Psychological Self-Help

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(build up anger or self-pity) which could then be cashed in for a
temper tantrum, a drunken party, an affair, a nervous breakdown, a
suicide attempt, or some other guilt-free, pity-seeking crisis. Perhaps
you could rationally negotiate and reconcile with the person who set
you off (see chapter 13). This whole process enables you to know your
Parent ego state better, so you can instantly recognize its tapes. 
The depressed-dependent patient described above came to
recognize the Parent messages from her father... and how her
husband took the same demanding, "I'll take care of you," chauvinistic
approach. She decided to see her father for the dominant manipulator
he was and to acknowledge her own abilities and goals, i.e. to shift
control from her Child to her Adult. She confronted her husband about
doing his share with the children and spelled out what she wanted to
do with her life, like going to college, having a challenging career, and
renewing old friendships. In short, she tracked down her enslaving
Parent, saw her Child's feelings for what they were, and wrote herself
a new winner's script. You can too. 
Finding new ways of interacting, new ways of living a new
Uncovering your Parent's tapes and the Child's games is an
emotional process all right but knowing how to do the uncovering is an
intellectual-cognitive process and so is figuring out what to do with
your life. Chapter 3 will help you think about your values and goals in
life, which in turn determine with whom and how you interact. 
Chapter 9 discusses avoiding games. It is important to withdraw
from people who hook us into harmful, unhappy relationships. Have
your Adult honestly evaluate "Is this relationship good for me?" If not,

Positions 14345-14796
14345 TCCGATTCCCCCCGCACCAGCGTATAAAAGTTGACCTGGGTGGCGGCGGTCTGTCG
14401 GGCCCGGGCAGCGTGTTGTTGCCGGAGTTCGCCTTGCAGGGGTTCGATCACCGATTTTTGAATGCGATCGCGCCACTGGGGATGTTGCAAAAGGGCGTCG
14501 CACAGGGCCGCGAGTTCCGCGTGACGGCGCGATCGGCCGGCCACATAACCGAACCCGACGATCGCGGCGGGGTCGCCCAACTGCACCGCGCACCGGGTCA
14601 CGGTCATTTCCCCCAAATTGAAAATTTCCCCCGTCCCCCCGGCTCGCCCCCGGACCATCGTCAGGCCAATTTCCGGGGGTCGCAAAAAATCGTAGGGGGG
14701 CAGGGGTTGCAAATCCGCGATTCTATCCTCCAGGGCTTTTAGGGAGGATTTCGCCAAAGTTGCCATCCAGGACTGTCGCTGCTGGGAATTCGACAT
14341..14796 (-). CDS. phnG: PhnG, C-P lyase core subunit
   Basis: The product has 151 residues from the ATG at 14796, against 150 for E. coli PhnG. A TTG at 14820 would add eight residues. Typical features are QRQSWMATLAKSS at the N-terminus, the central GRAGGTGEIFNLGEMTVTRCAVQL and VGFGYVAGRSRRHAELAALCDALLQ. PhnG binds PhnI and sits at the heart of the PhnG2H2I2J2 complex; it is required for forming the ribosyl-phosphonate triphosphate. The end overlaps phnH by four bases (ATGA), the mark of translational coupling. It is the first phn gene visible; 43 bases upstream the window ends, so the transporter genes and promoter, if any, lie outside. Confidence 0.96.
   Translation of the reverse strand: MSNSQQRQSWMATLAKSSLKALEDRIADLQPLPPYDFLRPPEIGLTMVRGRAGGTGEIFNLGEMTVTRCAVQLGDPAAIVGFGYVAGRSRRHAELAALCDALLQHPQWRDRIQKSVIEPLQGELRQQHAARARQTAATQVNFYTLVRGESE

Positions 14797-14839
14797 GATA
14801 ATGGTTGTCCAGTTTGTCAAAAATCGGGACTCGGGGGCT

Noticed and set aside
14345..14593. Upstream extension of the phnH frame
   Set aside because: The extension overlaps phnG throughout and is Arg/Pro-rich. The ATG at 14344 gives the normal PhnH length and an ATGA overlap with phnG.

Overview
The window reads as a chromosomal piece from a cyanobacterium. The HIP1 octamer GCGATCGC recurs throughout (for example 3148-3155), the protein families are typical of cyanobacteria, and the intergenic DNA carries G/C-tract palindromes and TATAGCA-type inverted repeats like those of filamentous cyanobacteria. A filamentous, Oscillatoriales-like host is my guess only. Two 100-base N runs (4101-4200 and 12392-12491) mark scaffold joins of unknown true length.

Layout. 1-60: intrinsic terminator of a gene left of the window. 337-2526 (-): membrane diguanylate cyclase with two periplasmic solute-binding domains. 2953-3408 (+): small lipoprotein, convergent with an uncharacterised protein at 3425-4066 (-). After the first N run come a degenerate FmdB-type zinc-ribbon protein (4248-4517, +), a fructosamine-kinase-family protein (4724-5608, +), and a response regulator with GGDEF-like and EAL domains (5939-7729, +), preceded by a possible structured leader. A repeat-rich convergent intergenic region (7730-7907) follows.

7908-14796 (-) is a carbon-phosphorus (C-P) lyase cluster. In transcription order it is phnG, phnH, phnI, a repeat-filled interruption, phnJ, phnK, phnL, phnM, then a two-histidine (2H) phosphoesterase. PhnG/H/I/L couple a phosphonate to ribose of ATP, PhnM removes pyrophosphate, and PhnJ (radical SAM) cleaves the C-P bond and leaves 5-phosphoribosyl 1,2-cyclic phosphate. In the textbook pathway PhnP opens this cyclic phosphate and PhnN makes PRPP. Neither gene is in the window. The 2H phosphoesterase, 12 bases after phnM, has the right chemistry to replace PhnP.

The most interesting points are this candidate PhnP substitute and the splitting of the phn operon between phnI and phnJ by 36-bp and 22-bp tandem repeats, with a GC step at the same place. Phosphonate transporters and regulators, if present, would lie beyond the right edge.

avoid put downs (yours and his/hers); in fact, sooth the other person's
Child and give an honest compliment, if you can. Don't be a
prosecutor, rescuer, or victim; stay in your Adult and control your
seductive or whiny Child and your critical Parent; remember "I'm OK,
You're OK." As the Gestaltists would say, "Stay in the here and now,"
don't bring up the past. Most importantly, develop other friendships
and remember the bad times, so you won't keep coming back to a bad
relationship (Harris and Harris, 1985, pp. 217-219). 
Other parts of this book could help: chapter 7 may reduce the
anger, chapter 8 the dependency, and chapter 10 the infatuation. Also,
chapter 13 may help with confrontation and negotiation, while chapter
14 deals with the overly harsh self-criticism of the Parent ego state. 
Besides our Parent, we also have to handle other people's Parent
which may direct criticism at us (You're not OK) or be overly
controlling. Harris and Harris (1985, pp. 220-233) suggest several
ways of coping with a person who is dominated by his/her own Parent
ego state: realize he/she was usually raised by stern parents who
demanded conformity, no Child's play. Such a parent "makes" us feel
oppressed or belittled. But, underneath the other person's facade of
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